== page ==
Stanley W. Gomez 77
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The Champlain Bridge was closed this fall due to deterioration. It is to be demolished before the lake freezes this winter. Construction of a new bridge is being fast-tracked. There is much concern on the part of historic preservationists due to Crown Point and Chimney Point Historic Sites on each side of the lake. Some feel that the same NYSDOT that allowed the bridge to deteriorate so significantly will have little regard for the historical significance of these sites.

This replica of Montcalm's cross stands near the spot where he raised it on August 21st 1758. The original was large and painted red. Placed there to celebrate the French victory over the British at the battle of Ticonderoga, July 8th 1758. The monument in front also commemorate the event.

Of the seven British Regular Infantry Regiments at the battle of Ticonderoga, their loss was the greatest, but so was their bravery. Being the only unit to penetrate the French lines, only to be bayoneted on site by the enemy. This 1925 monument honours the valour of the 42nd Highlanders, The Black Watch Regiment, and that of the legendary Major Duncan Campbell.

The earliest of the French Jesuit missionaries to penetrate into the Lake George region (1636). Working among the Huron and Mohawk Indians, moving Westward to Sault Ste. Marie (which he named)in 1641. Left his legacy "The Jesuit Relations". Murdered by Indians at age 39. One of the North American Martyrs canonized in 1930. A worthy Memorial to a great human being.

Founder and Governor of New France. Tenacious and farseeing, an idealist devoting his life to founding an empire to be ruled "with justice and mercy by France, but for God". Yet in 1609 unwittingly, inaugurated the series of conflicts with the Iroquois' Five Nations that would "play havoc and flame to generations of yet unborn", as he assisted Algonquian and Huron Indians in their war with the Iroquois (near present Ticonderoga) who in turn enlisted the Dutch and English in their cause. Perhaps the New World's greatest explorer. Not only discovering the lake that bears his name, but also making trips to other distant destinations like the West Indies, Mexico, Canada and Cape Cod. See Morris Bishop: Champlain, The life of fortitude (1948). The Memorial seems majestic in Jim's photo.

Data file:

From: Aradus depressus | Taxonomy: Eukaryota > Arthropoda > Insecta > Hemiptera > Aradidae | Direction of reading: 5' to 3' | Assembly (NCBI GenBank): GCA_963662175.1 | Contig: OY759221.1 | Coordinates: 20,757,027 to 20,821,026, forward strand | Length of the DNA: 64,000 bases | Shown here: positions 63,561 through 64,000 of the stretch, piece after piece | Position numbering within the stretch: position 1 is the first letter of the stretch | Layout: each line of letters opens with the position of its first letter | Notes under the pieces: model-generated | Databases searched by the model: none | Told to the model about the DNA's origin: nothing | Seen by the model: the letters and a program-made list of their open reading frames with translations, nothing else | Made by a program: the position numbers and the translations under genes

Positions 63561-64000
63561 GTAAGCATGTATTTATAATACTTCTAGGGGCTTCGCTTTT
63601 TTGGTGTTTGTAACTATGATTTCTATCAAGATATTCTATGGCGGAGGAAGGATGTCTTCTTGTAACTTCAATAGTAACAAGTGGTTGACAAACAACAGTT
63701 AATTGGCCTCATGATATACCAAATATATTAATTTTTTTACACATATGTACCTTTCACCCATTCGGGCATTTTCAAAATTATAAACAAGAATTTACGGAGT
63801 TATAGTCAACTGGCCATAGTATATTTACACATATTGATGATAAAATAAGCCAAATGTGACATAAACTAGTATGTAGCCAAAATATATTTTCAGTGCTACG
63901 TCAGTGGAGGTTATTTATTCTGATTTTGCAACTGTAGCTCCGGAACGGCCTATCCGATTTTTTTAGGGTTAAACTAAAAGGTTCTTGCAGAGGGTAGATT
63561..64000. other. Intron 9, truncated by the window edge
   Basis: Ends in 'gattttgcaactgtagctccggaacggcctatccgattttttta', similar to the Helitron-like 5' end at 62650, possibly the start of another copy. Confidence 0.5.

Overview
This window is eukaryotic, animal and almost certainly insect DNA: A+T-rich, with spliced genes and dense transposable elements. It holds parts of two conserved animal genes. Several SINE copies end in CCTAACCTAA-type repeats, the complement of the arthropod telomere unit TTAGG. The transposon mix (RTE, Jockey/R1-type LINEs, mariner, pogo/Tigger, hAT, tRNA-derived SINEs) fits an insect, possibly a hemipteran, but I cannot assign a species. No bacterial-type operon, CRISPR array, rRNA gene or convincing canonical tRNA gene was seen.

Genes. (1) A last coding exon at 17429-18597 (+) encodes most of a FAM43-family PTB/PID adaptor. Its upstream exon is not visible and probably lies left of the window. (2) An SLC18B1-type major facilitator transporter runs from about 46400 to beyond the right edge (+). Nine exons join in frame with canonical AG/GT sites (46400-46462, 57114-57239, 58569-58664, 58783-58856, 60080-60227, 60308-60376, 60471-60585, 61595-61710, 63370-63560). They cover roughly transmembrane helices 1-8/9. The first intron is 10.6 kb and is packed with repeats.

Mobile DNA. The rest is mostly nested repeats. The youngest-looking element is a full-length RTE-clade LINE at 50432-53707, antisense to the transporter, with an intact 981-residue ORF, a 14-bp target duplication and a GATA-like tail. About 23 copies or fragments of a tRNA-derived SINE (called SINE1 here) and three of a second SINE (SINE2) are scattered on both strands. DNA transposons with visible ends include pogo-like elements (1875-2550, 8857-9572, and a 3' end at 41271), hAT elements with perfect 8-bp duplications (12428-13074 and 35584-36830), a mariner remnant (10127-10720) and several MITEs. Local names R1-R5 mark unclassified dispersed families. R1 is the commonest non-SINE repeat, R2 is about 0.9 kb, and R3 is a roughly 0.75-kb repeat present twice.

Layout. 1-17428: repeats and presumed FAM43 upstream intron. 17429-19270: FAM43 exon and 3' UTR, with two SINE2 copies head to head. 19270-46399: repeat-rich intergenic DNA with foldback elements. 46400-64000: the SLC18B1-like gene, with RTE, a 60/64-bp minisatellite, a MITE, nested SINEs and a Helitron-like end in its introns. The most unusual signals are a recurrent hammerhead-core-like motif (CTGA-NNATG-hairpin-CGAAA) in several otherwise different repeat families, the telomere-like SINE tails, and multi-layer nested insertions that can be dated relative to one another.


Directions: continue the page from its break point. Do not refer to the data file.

His name is synonymous with treason. Had fate dealt him a kinder hand, it would be with bravery instead. Read his life, walk a mile in his shoes, and judge him then. What a pity if you don't.

A strategic command point between Lakes George and Champlain during the French and Indian War (1755-63). Originally built by the French and named Fort Carillon in 1755, gallantly defended by Montcalm in 1758 against Abercromby. It fell to Amherst in 1759 and renamed Fort Ticonderoga. Benedict Arnold and Ethan Allen subdued its garrison at the outbreak of the Revolution in 1775. Arthur St. Clair abandoned it to the British without a fight in 1777. This national treasure I find unequal as a relic of American history. The photo speaks for itself.

What a shot! The birthplace of a legend. Look closer and judge for yourself. "Did he slid down the slide that today bears his name? Or didn't he?". It seems an incredible feat to achieve. On the other hand, Rogers the Ranger WAS an incredible man. I think he did anyway!

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